Williams: Many feel this is a situation with no solution; however, there are three things to highlight. 1. We need to continue to get our own house in order by amending our own code. 2. The county and state don’t hesitate to come to us when they need something, as we’ve seen with the Donovan-Smith annexation and the recent dialogue with the county regarding Lewes BPW facilities and use of our outfall. What specifically did we or will we ask from them? We have to do a more effective job managing relationships. 3. We no longer live in a world where communities/jurisdictions can ignore the harmful environmental impact their decisions or lack of actions have on their neighbors. Lewes needs to consider any economic, political or legal actions that may be necessary to protect the well-being of its citizens.

What action should be taken by the city to address sea-level rise and the effects of climate change?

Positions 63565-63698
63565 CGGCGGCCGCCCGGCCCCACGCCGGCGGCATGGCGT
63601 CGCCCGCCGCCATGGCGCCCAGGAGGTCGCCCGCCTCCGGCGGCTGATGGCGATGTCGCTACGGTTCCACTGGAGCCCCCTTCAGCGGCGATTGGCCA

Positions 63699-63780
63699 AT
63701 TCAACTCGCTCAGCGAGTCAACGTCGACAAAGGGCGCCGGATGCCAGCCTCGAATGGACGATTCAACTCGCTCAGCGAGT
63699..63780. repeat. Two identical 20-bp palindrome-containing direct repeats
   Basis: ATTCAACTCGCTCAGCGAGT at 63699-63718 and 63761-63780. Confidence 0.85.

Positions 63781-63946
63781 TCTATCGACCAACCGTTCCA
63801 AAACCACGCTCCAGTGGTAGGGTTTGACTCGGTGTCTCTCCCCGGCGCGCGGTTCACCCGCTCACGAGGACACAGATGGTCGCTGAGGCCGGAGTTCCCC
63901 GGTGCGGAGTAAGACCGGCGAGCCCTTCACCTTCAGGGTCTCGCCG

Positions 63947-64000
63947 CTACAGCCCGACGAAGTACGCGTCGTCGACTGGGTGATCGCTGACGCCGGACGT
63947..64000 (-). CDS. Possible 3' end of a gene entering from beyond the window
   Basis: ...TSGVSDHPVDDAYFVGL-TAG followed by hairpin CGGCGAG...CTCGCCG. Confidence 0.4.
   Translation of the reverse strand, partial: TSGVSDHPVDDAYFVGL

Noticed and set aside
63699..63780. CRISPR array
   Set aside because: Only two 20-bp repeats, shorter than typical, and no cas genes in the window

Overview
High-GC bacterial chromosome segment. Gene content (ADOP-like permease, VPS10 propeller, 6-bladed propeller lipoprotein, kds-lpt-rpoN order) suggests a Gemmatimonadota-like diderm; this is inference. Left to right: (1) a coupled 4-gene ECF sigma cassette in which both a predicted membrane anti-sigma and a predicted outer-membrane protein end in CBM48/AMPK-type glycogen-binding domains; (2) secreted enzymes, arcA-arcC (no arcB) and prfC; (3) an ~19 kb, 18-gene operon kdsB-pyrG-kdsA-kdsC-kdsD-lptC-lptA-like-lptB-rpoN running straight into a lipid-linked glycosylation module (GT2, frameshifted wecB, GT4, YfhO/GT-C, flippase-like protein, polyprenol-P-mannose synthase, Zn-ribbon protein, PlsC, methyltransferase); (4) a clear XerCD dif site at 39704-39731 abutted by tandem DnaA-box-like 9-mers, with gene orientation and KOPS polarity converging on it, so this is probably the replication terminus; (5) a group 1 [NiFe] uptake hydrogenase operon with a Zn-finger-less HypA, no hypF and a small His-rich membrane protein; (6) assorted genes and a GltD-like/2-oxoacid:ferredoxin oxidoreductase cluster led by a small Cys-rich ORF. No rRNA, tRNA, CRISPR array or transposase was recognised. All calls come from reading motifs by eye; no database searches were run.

Becker: The city’s mitigation team has worked to ensure that Lewes has effective plans in place. The efforts of the Lewes Executive Committee on Resiliency, appointed in 2021, to work with DNREC and University of Delaware’s Institute for Public Administration on a grant to identify specific resiliency issues is helpful to this effort. This committee identified 14 additional actions to improve the city’s resiliency, of which two will come before mayor and city council: 1. Development of a disclosure letter for properties located within the floodplain, and 2. Creation of a city resiliency fund. We also need to work with state and federal officials to access their expertise and grant funding. Managing climate change and sea-level rise is an imperative for Lewes.